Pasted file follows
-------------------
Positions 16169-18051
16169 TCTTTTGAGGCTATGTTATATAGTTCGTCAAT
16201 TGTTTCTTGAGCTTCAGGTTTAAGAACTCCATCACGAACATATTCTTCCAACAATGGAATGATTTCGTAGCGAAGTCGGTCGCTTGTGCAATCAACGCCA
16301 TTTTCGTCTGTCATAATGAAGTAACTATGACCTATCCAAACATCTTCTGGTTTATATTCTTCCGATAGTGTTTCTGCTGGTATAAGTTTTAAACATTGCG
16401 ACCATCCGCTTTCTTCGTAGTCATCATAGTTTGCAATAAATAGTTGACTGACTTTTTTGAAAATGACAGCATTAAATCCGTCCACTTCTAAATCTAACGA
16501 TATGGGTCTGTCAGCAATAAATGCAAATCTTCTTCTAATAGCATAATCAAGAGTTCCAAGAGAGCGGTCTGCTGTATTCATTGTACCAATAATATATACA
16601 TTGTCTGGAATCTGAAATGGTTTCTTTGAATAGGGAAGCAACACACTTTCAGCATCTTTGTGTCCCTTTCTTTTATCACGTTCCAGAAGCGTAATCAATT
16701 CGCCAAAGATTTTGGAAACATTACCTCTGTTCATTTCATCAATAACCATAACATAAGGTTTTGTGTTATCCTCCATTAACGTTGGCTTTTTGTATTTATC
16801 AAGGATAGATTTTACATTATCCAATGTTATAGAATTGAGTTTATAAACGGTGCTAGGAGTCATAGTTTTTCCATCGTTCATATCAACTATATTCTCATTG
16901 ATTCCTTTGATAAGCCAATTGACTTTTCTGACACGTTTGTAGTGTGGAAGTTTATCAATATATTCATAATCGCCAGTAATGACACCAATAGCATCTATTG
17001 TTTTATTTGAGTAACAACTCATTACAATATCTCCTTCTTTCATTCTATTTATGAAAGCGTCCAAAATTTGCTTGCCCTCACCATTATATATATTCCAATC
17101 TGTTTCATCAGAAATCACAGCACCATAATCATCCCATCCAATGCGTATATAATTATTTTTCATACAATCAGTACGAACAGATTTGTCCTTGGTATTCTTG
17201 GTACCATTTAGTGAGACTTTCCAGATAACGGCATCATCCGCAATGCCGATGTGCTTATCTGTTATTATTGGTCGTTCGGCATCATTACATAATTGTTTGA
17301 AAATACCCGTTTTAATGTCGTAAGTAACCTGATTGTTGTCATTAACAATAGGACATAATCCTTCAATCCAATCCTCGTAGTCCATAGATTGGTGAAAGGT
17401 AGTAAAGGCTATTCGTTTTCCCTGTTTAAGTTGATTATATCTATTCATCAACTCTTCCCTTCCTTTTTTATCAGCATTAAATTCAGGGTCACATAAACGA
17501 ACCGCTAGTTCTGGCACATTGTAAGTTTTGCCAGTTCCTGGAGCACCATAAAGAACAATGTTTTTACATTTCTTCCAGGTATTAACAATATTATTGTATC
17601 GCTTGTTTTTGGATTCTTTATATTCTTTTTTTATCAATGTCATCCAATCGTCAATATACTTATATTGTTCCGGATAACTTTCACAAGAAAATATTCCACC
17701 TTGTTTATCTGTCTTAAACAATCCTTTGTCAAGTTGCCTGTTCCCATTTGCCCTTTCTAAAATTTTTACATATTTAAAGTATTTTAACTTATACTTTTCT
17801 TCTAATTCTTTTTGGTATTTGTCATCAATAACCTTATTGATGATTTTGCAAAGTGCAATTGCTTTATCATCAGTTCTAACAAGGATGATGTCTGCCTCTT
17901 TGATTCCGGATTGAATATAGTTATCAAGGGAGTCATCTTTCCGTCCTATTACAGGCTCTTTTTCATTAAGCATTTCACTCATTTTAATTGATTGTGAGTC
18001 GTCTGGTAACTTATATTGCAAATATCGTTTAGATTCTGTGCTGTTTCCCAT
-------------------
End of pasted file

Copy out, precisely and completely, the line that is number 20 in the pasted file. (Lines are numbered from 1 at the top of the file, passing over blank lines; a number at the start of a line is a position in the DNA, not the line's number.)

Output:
17901 TGATTCCGGATTGAATATAGTTATCAAGGGAGTCATCTTTCCGTCCTATTACAGGCTCTTTTTCATTAAGCATTTCACTCATTTTAATTGATTGTGAGTC